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Sigma(B) activity depends on RsbU in Staphylococcus aureus


Giachino, P; Engelmann, S; Bischoff, M (2001). Sigma(B) activity depends on RsbU in Staphylococcus aureus. Journal of Bacteriology, 183(6):1843-1852.

Abstract

Derivatives of the widely used laboratory strain Staphylococcus aureus NCTC8325, which are natural rsbU mutants, were shown to be unable to produce RsbU, a positive regulator of the alternative sigma factor sigma(B). The lack of RsbU prevented the heat-dependent production of sigma(B)-controlled transcripts and resulted in reduced H2O2 and UV tolerance, enhanced alpha-hemolysin activity, and the inability to produce the alkaline shock protein Asp23. After 48 h of growth, rsbU mutant strains failed to accumulate staphyloxanthin, the major stationary-phase carotenoid. Transcription of Asp23 was found to be exclusively controlled by sigma(B), making it an excellent target for the study of sigma(B) activity in S. aureus. Reporter gene experiments, using the firefly luciferase gene (luc+) fused to the sigma(B)-dependent promoter(s) of asp23, revealed that sigma(B) is almost inactive in 8325 derivatives. cis complementation of the 8325 derivative BB255 with the wild-type rsbU gene from strain COL produced the rsbU(+) derivative GP268, a strain possessing a sigma(B) activity profile comparable to that of the rsbU(+) wild-type strain Newman. In GP268, the heat inducibility of sigma(B)-dependent genes, Asp23 production, alpha-hemolysin activity, pigmentation, and susceptibility to H2O2 were restored to the levels observed in strain Newman, clearly demonstrating that RsbU is needed for activation of sigma(B) in S. aureus.

Abstract

Derivatives of the widely used laboratory strain Staphylococcus aureus NCTC8325, which are natural rsbU mutants, were shown to be unable to produce RsbU, a positive regulator of the alternative sigma factor sigma(B). The lack of RsbU prevented the heat-dependent production of sigma(B)-controlled transcripts and resulted in reduced H2O2 and UV tolerance, enhanced alpha-hemolysin activity, and the inability to produce the alkaline shock protein Asp23. After 48 h of growth, rsbU mutant strains failed to accumulate staphyloxanthin, the major stationary-phase carotenoid. Transcription of Asp23 was found to be exclusively controlled by sigma(B), making it an excellent target for the study of sigma(B) activity in S. aureus. Reporter gene experiments, using the firefly luciferase gene (luc+) fused to the sigma(B)-dependent promoter(s) of asp23, revealed that sigma(B) is almost inactive in 8325 derivatives. cis complementation of the 8325 derivative BB255 with the wild-type rsbU gene from strain COL produced the rsbU(+) derivative GP268, a strain possessing a sigma(B) activity profile comparable to that of the rsbU(+) wild-type strain Newman. In GP268, the heat inducibility of sigma(B)-dependent genes, Asp23 production, alpha-hemolysin activity, pigmentation, and susceptibility to H2O2 were restored to the levels observed in strain Newman, clearly demonstrating that RsbU is needed for activation of sigma(B) in S. aureus.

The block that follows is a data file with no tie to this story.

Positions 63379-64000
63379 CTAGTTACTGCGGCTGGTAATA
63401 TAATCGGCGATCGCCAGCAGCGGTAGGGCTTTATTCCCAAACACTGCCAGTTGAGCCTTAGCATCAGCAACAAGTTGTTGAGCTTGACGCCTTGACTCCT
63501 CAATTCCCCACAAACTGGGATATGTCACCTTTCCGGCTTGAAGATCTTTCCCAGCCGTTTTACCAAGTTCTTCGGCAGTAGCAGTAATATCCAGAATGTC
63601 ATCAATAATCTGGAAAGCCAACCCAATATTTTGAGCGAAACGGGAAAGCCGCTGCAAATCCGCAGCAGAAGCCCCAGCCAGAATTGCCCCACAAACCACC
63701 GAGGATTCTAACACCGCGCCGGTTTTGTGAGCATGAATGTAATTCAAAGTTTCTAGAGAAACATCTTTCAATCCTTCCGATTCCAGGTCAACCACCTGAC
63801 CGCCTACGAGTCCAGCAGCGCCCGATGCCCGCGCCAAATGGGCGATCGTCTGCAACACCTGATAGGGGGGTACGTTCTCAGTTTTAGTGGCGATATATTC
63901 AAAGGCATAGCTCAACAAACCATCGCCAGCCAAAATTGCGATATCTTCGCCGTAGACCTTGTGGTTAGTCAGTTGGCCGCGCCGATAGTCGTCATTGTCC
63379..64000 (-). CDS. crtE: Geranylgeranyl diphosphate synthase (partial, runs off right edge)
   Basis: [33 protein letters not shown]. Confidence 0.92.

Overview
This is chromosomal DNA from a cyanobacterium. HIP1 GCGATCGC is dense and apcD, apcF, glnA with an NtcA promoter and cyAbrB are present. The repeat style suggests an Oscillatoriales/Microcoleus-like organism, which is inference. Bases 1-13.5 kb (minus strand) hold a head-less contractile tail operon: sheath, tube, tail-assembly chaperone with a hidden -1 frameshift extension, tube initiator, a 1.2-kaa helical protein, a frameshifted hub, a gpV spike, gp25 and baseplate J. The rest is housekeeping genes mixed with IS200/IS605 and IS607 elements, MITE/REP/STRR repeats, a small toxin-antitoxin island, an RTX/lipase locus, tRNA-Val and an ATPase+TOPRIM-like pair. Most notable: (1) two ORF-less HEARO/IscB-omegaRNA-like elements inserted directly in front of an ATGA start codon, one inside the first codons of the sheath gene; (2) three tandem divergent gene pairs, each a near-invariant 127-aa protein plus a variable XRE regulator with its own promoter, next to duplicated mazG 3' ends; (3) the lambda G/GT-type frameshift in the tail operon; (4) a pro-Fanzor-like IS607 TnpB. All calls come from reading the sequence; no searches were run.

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Additional indexing

Item Type:Journal Article, refereed, original work
Communities & Collections:04 Faculty of Medicine > Institute of Medical Microbiology
Dewey Decimal Classification:570 Life sciences; biology
610 Medicine & health
Language:English
Date:2001
Deposited On:06 Aug 2012 15:29
Last Modified:05 Apr 2016 15:47
Publisher:American Society for Microbiology
ISSN:0021-9193
Free access at:PubMed ID. An embargo period may apply.
Publisher DOI:https://doi.org/10.1128/JB.183.6.1843-1852.2001
PubMed ID:11222581

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